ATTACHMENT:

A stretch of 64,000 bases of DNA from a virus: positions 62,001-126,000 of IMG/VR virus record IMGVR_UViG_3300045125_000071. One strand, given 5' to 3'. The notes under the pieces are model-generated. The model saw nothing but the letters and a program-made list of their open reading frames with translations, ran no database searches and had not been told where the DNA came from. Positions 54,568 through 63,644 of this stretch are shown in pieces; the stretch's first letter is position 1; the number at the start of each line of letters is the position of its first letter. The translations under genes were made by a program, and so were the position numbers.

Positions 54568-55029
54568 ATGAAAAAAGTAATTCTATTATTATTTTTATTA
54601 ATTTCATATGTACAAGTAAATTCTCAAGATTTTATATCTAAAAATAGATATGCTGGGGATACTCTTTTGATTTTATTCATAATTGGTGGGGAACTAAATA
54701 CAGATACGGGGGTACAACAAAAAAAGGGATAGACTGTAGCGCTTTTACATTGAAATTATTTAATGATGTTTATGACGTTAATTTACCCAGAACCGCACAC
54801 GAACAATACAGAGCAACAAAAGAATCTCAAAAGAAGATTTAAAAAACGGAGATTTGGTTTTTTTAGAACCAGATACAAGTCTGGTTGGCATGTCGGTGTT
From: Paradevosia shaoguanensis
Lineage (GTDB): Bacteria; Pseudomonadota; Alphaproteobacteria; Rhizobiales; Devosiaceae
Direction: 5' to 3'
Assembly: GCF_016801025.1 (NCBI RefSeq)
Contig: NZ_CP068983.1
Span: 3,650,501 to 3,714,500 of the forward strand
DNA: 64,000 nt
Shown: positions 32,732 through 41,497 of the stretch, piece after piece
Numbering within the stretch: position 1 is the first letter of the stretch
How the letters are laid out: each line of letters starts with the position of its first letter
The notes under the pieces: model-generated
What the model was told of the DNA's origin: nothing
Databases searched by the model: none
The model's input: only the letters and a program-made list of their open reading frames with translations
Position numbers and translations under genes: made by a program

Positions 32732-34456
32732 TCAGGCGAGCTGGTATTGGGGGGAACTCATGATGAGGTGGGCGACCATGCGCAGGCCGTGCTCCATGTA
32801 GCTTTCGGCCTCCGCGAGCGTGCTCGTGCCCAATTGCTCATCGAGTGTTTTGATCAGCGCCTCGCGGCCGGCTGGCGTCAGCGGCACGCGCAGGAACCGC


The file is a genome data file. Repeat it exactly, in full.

A stretch of 64,000 bases of DNA from a virus: positions 62,001-126,000 of IMG/VR virus record IMGVR_UViG_3300045125_000071. One strand, given 5' to 3'. The notes under the pieces are model-generated. The model saw nothing but the letters and a program-made list of their open reading frames with translations, ran no database searches and had not been told where the DNA came from. Positions 54,568 through 63,644 of this stretch are shown in pieces; the stretch's first letter is position 1; the number at the start of each line of letters is the position of its first letter. The translations under genes were made by a program, and so were the position numbers.

Positions 54568-55029
54568 ATGAAAAAAGTAATTCTATTATTATTTTTATTA
54601 ATTTCATATGTACAAGTAAATTCTCAAGATTTTATATCTAAAAATAGATATGCTGGGGATACTCTTTTGATTTTATTCATAATTGGTGGGGAACTAAATA
54701 CAGATACGGGGGTACAACAAAAAAAGGGATAGACTGTAGCGCTTTTACATTGAAATTATTTAATGATGTTTATGACGTTAATTTACCCAGAACCGCACAC
54801 GAACAATACAGAGCAACAAAAGAATCTCAAAAGAAGATTTAAAAAACGGAGATTTGGTTTTTTTAGAACCAGATACAAGTCTGGTTGGCATGTCGGTGTT
From: Paradevosia shaoguanensis
Lineage (GTDB): Bacteria; Pseudomonadota; Alphaproteobacteria; Rhizobiales; Devosiaceae
Direction: 5' to 3'
Assembly: GCF_016801025.1 (NCBI RefSeq)
Contig: NZ_CP068983.1
Span: 3,650,501 to 3,714,500 of the forward strand
DNA: 64,000 nt
Shown: positions 32,732 through 41,497 of the stretch, piece after piece
Numbering within the stretch: position 1 is the first letter of the stretch
How the letters are laid out: each line of letters starts with the position of its first letter
The notes under the pieces: model-generated
What the model was told of the DNA's origin: nothing
Databases searched by the model: none
The model's input: only the letters and a program-made list of their open reading frames with translations
Position numbers and translations under genes: made by a program

Positions 32732-34456
32732 TCAGGCGAGCTGGTATTGGGGGGAACTCATGATGAGGTGGGCGACCATGCGCAGGCCGTGCTCCATGTA
32801 GCTTTCGGCCTCCGCGAGCGTGCTCGTGCCCAATTGCTCATCGAGTGTTTTGATCAGCGCCTCGCGGCCGGCTGGCGTCAGCGGCACGCGCAGGAACCGC